I have this obsession with reading a book before its movie. Of course, this only applies to storylines that interest me. If a story isn't as catchy to me or not a genre I typically enjoy, I'll likely watch the movie and never read the book. I learned this the hard way about 15 years ago while going through my Nicholas Sparks stage. Message in a Bottle was on TV and I watched it with my then boyfriend (now husband)'s family...only to find that when I tried to pick up my copy of the book later I just couldn't read it. The story was ruined, even if the movie had changed parts. And it's hard to read a book you already know the story of when there are so many books waiting to be read. But watching a book come to life is altogether another thing.
So, all that to say that I finally read The Silver Linings Playbook, by Matthew Quick, so that I could watch the movie. The previews always looked interesting, but I'd never paid full attention and knew nothing about the story going into it. Needless to say, I was caught off guard, not expecting so much football (okay, playbook, I know, but still, there's lots of football) and mental illness. None of that seemed to come through the previews to me.
The book centers on Pat Peoples as he re-enters civilian life with his parents after living for years in a mental institution he calls "the bad place." Not knowing how he landed there or how long it has been, Pat has trouble adjusting to life due to complications he can't quite put his finger on. His family tiptoes around the touchy parts of the years gone by, even by not telling Pat it has been years since he's been gone! Through living life with his parents, brother, and friends, Pat begins to readjust to relationships and the quirks of his new mindset. Focused on becoming a better person and reuniting with his wife, Pat gives an inside look at how mental illness fights against the best of intentions. Not to mention the shocking way in which he ended up there.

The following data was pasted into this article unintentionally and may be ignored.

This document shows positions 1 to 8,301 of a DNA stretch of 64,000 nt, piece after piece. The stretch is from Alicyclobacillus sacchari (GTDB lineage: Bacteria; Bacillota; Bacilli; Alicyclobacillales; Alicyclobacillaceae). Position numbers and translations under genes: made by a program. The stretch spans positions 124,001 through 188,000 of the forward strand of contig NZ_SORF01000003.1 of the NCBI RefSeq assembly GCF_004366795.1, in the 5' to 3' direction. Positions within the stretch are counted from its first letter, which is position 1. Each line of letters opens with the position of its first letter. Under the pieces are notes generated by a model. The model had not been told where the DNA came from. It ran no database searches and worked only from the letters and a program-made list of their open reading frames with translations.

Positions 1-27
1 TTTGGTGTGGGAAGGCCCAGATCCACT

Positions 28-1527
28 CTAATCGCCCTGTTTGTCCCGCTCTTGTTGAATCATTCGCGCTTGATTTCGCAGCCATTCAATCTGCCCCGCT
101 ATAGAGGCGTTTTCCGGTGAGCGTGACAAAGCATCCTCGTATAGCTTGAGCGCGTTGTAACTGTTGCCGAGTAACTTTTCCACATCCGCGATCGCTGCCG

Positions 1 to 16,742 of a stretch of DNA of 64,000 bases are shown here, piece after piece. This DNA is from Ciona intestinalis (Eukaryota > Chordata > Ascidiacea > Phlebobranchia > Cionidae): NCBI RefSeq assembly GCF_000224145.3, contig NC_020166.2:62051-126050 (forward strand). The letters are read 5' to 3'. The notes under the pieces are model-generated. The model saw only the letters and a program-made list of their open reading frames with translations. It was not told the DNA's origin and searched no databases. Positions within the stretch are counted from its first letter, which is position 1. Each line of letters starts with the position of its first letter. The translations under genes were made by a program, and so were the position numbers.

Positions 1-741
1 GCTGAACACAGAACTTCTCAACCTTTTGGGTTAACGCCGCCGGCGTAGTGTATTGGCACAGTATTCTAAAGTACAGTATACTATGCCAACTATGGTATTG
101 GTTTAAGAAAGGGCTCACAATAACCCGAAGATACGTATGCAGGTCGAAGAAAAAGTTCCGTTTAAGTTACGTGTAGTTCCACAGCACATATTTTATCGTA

The story flowed easily and well. The only hard part I had a hard time adjusting to is that Pat is 34 years old and his thought process seems to be on the level of a pre-teen. I can see where certain thoughts and behavior are affected by his mental illness and lack of memory, but the overall tone of a younger kid just kept throwing me off. Although this could just be my own ignorance on the subject.
It really threw me off in the movie though because the movie shortens the time Pat had been locked away and he is fully aware of why he was admitted and where his relationship stands for the most part. So his pre-teen behavior really doesn't add up. But, on the other hand, it was funny watching Jennifer Lawrence (as Tiffany) and Bradley Cooper (as Pat) interact as two "crazy" people falling in love. Many, many things were changed in the movie, but at least those two characters coming to life was amusing enough to make the movie worth watching. It makes me anxious to see Serena, where Cooper and Lawrence star as a couple as well. The movie hasn't made it to a U.S. opening as far as I know, but here's my review of the book.
Which book-to-movie didn't come out close enough to the book for you? Was the movie still worth watching?